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President Obama Discusses New 'Race to the Top' Program
How can you be sure -- what do you say to that, and how can you be sure that this money is going to actually produce the results that you hope?
THE PRESIDENT: Well, I think the proof of the pudding is, number one, in the quality of the competition that's been set up. I think if you take a look at the requirements for obtaining these grants, it is based on the very best evidence about what works. Arne Duncan has gone through and talked to every educational expert out there, and they have arrived at a consensus that if you're improving teacher quality, you're combining that with high standards, you've got strong data to back it up, you're focusing on low-performing schools and not just the upper tier -- that all those things in combination produce results.
And so this is a classic example, I think, of evidence-based policymaking. It's not based on politics; it's not based on who's got more clout; it's not based on what certain constituency groups are looking for; but it's based on what works. Now, what we're also doing, though, is we're saying this is voluntary. If there are states that just don't want to go in this direction, that's their prerogative.
Q And you're willing, if it turns out that a politically important state like Ohio or California, if it turns out that they're ones that don't get the money, that's -- politics won't come into play?
THE PRESIDENT: Politics won't come into play. And we've been very clear about that. That's part of the problem in the educational debate, at every level, for decades now, is politics always comes into play and kids end up being left out.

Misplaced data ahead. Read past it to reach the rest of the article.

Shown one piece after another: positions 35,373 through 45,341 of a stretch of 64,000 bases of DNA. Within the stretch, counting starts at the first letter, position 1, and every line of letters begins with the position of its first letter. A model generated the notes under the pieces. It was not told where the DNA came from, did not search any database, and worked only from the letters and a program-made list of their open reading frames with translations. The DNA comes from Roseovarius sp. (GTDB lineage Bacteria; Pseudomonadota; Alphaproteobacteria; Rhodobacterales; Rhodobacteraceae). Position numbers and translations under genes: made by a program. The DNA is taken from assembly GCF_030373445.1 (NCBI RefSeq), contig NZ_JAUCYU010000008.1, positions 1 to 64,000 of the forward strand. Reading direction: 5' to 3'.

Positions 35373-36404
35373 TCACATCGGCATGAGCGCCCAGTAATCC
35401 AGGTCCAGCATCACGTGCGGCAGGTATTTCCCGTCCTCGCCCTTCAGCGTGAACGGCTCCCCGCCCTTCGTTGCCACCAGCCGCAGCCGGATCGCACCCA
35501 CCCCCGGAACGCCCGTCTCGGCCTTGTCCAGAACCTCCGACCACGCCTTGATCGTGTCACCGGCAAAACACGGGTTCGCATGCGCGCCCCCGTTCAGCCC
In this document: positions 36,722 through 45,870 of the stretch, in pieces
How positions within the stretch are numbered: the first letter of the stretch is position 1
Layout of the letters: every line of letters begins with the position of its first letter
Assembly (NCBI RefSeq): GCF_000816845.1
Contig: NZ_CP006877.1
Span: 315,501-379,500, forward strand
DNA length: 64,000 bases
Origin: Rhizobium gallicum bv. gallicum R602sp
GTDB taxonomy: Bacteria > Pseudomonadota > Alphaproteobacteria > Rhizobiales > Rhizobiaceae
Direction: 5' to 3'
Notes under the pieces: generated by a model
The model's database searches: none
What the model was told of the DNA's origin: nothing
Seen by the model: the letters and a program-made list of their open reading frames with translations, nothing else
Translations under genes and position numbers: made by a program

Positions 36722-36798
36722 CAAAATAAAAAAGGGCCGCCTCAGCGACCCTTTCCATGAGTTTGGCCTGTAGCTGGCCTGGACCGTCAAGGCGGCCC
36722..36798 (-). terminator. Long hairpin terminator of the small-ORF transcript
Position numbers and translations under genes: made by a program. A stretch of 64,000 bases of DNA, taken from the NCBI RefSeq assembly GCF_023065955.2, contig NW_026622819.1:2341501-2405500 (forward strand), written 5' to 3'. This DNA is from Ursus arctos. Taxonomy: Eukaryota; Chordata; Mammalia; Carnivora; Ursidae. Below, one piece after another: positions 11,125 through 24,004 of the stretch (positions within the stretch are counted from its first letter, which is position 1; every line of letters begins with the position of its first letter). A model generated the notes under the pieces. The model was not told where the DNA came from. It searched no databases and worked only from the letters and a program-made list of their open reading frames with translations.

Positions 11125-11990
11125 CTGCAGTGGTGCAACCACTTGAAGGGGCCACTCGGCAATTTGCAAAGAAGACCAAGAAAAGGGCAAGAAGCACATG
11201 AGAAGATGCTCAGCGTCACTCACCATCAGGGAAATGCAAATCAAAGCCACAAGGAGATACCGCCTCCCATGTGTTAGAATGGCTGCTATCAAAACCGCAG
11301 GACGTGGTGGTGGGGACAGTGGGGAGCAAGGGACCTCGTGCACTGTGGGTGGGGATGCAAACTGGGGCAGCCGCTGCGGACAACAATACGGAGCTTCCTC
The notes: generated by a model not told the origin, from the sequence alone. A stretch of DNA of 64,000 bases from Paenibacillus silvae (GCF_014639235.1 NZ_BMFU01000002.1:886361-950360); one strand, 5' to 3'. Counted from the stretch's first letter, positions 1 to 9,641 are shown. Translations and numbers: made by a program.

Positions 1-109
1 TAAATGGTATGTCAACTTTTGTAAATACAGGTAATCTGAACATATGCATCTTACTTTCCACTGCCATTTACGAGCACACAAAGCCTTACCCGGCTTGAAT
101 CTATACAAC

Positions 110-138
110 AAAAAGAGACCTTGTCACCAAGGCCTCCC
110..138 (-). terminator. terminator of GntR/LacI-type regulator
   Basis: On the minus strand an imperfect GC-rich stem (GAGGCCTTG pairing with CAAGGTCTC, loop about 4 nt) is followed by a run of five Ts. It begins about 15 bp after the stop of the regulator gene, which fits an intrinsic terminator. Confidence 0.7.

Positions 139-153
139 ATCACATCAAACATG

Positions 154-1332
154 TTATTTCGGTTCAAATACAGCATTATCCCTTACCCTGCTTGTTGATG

Now, keep in mind that we're also trying to encourage consensus building. So, for example, we're challenging school districts and teachers unions to use the collective bargaining process as a catalyst for reform as opposed to an impediment for reform. And when you've got teachers, school administrators, parents, politicians all thinking in terms of what actually will help our kids become -- or possess the kind of skills that they need in order to compete in the 21st century economy, then we're confident that we're going to see improvement.
It may not be as fast as we would like. And the one thing that I think is always important is to say that improving the quality of schools and the student achievement is a long, deliberate process.
And one of the things we want to get out of is this notion that somehow one law, one program, magically is going to change things.
What happens then is people get disappointed, they scrap it, and they try a whole new thing. What we want to do is just keep on building on the evidence of what works.
Q Now, you just mentioned collective bargaining a second ago
-- if we could talk more about teacher pay. You've made clear that teacher pay should not be dependent on a single standardized test score, even though you're pushing for steps toward performance pay.
What do you say to teachers who believe it's unfair to be judged or paid, even in part, on the test scores of students who come to school with so many disadvantages?